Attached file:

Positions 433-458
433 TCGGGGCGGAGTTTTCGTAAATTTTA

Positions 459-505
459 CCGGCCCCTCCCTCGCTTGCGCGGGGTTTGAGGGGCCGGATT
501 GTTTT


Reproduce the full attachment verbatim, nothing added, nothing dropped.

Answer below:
Positions 433-458
433 TCGGGGCGGAGTTTTCGTAAATTTTA

Positions 459-505
459 CCGGCCCCTCCCTCGCTTGCGCGGGGTTTGAGGGGCCGGATT
501 GTTTT